My best me

I keep starting on day one, and then crashing by 5 (pm, not day 5, which would be a miracle at the moment). Last night, I asked my husband to help me. He does help me, but he is also an enabler, as I have been able to persuade him to let me drink in the past. We had a frank talk. He said that he’s been worried about my drinking for 5 years (is 5 a theme today?). I said that I was worried that I’d be different sober, not myself. ‘But the best you is you!’ he said, ‘not the drinking you. That you is comatosed, not funny, not witty…you’re not who you think you are when you drink.’

So I took my last sip of wine.  It tasted bitter, and I thought, ‘I have had enough.’

He wants the best me. I want to be the best me. It starts today, and he is going to help me. And I’m going to help myself by going back to meetings, and listening, and asking for help.

6 thoughts on “My best me”

  1. Hi Annie, this is it! You sound different this time, your resolve shines through! Try to get to a meeting everyday, and ask for help. This really helped me. Sending you hope, I promise once you pass the hump, life gets better and better.. Noddy x

  2. Annie…it’s both easy and hard at the same time. Withdrawl can be a real bitch and that’s what usually sends us back to the vino after a few hours or days…get whatever support you need to get past the first weeks and months so you can begin to heal. You really can do this.
    Jenn

  3. I don’t know if this helps, but looking back at the past 5-10/15 years of my drinking life, but I wasted SO much time thinking, planning, justifying, excusing, getting, and drinking the Drink. That ‘comatose’ your husband describes is so true. Drinking is a constrictive trap… A cocoon… A straightjacket…. It keeps us from participating in our own lives. …. Thinking of you, Annie. … Oh, and one other thing. I was talking to my husband about Richard III (he was acting in a production of it recently), and we were talking about Richard’s line at towards the end of the show – that he doesn’t even have any pity or love for himself. So, if you took that idea to the beginning of the play, because Richard doesn’t love himself, he has nothing to lose. In the conversation, I compared my last year of drinking to Richard. My habits were getting more and more out of control, because I hated myself so much. First, I was punishing myself for drinking in the first place by drinking and then, later drinking even more. Second, I wanted someone to step in and stop my self-destructive drinking, but because no one did, I got more dangerous and my actions became riskier. I was daring someone to say or do something from the outside – just like Richard. However, no one did. Ultimately, it came down to me and my choice and my work towards sobriety. No one else’s. Support, yes, but ultimate choice and actions, no. If I hadn’t stopped when I did, following the course of the play, I would probably be separated from my beautiful family, and/or have lost my job, and/or in jail, and/or dead. When we have no love for ourselves, there is nothing to lose. But the drinking makes us blind. Every day, we lose sight of ourselves more and more, until we become the smallest thing in our lives. The most meaningless. How tragic is that? …. Again, thinking of you, Annie.* -HM.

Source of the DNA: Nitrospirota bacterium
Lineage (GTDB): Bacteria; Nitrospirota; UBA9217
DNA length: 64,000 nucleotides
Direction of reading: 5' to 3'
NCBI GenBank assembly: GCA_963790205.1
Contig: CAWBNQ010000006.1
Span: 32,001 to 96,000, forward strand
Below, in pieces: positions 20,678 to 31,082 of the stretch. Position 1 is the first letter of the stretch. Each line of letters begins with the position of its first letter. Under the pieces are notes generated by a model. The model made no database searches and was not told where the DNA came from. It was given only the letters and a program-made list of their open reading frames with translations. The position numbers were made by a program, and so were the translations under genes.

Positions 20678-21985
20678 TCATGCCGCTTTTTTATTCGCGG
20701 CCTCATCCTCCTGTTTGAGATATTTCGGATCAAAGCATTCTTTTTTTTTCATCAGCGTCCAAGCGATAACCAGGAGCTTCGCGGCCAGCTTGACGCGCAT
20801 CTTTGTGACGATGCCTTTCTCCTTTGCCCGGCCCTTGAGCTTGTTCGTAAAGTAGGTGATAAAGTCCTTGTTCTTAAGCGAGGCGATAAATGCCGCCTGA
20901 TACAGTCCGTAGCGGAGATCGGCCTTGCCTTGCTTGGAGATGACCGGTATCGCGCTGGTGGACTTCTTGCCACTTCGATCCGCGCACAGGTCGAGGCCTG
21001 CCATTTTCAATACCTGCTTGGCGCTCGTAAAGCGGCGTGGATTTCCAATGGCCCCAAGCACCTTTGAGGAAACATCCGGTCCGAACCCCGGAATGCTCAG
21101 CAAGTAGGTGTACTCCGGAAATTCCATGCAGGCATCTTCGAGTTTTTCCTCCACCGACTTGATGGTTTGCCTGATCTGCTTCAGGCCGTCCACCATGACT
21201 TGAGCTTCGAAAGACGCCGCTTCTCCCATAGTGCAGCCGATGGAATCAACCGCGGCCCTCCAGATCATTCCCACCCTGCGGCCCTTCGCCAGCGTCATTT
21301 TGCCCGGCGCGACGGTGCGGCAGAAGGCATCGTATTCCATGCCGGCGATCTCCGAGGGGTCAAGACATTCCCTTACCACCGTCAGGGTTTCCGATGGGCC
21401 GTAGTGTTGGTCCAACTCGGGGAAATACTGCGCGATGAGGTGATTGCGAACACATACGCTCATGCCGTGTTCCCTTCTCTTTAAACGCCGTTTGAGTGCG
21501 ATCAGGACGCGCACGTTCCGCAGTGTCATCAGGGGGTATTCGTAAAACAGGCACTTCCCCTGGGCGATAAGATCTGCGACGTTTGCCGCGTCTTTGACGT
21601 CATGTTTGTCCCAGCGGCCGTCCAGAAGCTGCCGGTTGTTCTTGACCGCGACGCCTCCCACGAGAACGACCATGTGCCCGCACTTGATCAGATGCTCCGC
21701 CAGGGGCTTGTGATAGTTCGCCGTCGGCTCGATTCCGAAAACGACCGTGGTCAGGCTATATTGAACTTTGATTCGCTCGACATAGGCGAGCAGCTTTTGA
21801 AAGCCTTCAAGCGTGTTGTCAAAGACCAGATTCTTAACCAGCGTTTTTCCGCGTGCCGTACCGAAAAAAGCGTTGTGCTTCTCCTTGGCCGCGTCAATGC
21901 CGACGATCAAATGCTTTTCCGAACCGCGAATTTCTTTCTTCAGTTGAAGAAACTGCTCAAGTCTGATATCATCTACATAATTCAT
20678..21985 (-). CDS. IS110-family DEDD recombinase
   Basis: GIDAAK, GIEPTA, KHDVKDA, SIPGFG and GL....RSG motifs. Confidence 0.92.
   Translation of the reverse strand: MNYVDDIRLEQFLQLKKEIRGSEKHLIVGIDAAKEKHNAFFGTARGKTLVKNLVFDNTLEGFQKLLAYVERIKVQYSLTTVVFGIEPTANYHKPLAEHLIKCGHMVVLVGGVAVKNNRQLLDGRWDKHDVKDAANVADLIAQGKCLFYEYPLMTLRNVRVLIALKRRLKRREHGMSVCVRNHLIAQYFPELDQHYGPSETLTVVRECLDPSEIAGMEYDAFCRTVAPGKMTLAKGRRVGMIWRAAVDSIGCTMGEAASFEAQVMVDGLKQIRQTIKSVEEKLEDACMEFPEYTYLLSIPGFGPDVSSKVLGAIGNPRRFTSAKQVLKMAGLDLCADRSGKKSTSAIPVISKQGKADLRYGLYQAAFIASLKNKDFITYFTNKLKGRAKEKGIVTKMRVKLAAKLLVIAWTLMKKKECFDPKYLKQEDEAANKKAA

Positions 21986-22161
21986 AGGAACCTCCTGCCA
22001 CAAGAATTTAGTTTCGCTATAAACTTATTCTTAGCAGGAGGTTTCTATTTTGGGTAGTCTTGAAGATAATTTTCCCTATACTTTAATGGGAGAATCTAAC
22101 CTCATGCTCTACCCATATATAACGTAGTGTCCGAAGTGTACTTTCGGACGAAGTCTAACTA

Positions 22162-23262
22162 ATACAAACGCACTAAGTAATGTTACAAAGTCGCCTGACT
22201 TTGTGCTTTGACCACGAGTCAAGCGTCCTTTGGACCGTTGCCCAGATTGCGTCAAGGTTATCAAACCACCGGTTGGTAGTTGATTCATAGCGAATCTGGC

4. Annie, I get this so much! I was worried about the same thing, and I had to have the same talk with my husband (many times!) I really thought i would be a lesser person without drinking–dull, not social, uptight, etc–and he was just shocked that I thought any such thing. Since then I have realized that I was not such an interesting drunk person and I really am more myself sober. It’s good to realize this. Don’t worry if you go back and forth on your thinking about this, as long as you just don’t drink! xo

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